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Tuesday, July 31, 2007

More on the twilight of atheism ...

Following up on my earlier Twilight of Atheism post: Before I take Alister McGrath’s book on the twilight of atheism back to the library, I should draw attention to a couple of points he makes. For example, he asks,
What if the great revolt against God of the nineteenth and early twentieth century is not a matter of reason, but of taste? What if the appeal of atheism is culturally conditioned and historically located- in other words, its attractiveness is the outcome of a specific set of historical circumstances that have now ended, giving way to a quite different situation? (p. 174)

Indeed, I think something like that has indeed happened. Three broad causes can be identified: One is the growth of religious freedom in the Western world. Religious freedom inoculates people against atheism as a mass movement because it privatizes grievances with one’s religion.

The United States, for example, is - all at once - the world’s science leader, a conspicuously religious nation with few atheists, and strongly secularist in its laws. I don’t think the confluence of these characteristics is accidental. Quite the reverse.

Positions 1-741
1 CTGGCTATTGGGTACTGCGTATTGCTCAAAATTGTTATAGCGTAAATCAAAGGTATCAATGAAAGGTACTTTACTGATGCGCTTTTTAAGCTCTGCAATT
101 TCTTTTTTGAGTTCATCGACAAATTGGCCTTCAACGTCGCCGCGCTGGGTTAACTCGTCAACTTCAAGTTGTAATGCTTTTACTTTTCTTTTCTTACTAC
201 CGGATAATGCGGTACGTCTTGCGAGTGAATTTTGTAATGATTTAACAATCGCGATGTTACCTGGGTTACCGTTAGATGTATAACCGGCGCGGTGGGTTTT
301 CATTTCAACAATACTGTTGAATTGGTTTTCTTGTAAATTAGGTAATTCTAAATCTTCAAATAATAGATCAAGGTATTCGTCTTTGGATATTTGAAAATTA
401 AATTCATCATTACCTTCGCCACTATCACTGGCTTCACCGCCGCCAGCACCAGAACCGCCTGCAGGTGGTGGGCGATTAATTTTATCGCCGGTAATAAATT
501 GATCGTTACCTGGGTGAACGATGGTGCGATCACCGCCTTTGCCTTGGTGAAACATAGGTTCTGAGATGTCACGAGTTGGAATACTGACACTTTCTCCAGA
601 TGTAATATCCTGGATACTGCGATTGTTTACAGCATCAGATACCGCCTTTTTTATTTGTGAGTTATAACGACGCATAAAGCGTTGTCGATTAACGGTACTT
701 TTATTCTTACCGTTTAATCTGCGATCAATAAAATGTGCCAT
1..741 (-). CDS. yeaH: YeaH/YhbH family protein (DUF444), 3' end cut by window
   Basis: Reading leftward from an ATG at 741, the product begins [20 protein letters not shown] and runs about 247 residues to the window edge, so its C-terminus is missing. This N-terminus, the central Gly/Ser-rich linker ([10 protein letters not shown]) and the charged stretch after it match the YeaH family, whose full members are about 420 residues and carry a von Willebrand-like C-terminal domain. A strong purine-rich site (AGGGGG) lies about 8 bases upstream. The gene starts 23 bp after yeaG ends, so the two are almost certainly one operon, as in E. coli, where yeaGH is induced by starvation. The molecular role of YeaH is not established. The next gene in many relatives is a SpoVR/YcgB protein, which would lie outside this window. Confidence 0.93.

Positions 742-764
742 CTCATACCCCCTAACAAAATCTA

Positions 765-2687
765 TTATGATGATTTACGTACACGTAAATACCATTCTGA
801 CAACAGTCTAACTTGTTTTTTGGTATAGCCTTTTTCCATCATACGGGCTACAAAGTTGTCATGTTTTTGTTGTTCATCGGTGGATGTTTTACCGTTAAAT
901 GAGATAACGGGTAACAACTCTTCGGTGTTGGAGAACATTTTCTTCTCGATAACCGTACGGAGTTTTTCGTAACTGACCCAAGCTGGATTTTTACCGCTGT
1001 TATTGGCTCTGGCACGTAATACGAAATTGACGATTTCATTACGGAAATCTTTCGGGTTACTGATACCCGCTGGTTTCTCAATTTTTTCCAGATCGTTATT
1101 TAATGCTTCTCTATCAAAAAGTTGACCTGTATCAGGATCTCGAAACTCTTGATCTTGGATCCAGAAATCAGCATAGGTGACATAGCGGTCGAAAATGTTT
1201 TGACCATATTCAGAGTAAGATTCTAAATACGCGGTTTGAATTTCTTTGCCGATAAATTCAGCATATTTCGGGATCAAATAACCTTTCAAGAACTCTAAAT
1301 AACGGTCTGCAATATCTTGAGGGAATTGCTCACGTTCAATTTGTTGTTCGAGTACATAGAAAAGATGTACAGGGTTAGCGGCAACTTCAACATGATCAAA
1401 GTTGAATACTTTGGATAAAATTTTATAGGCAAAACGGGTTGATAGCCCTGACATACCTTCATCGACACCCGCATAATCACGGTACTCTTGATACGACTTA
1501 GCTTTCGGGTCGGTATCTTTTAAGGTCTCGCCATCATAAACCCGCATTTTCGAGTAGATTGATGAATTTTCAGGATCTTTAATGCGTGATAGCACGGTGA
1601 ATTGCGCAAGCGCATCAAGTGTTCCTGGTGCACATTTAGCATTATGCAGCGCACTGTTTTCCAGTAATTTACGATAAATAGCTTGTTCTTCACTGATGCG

Second, today’s Western societies impose few constraints on people’s behavior, least of all on account of religious pressure. So again, atheism is deprived of a key source of recruits.

Third, in the twentieth century, atheism was genuinely tried out. It formed part of the basic structure of the Communist system of government, for example. As McGrath puts it,
As the history of the twentieth century makes clear, atheists can be just as nasty, prejudiced, stupid, and backward as their religious counterparts. In retrospect, this was only to be expected. After all, atheists are human beings, like everyone else, and their refusal to believe in God or any other spiritual force makes them no better and no worse than anyone else. Yet many expected that atheism would morally elevate its followers. It was much easier to believe this in the nineteenth century, when atheism held the moral high ground, never having been exposed to the corrupting influences of power and government. When atheists kept a discreetly low profile, nobody could be bothered to look into their beliefs and lifestyles. But when they launched high-profile social and political campaigns advocating an atheist agenda, people started asking awkward questions. And they began getting disturbing answers. (p. 236-37)




Um, yes. I’m going to buy this book for sure.

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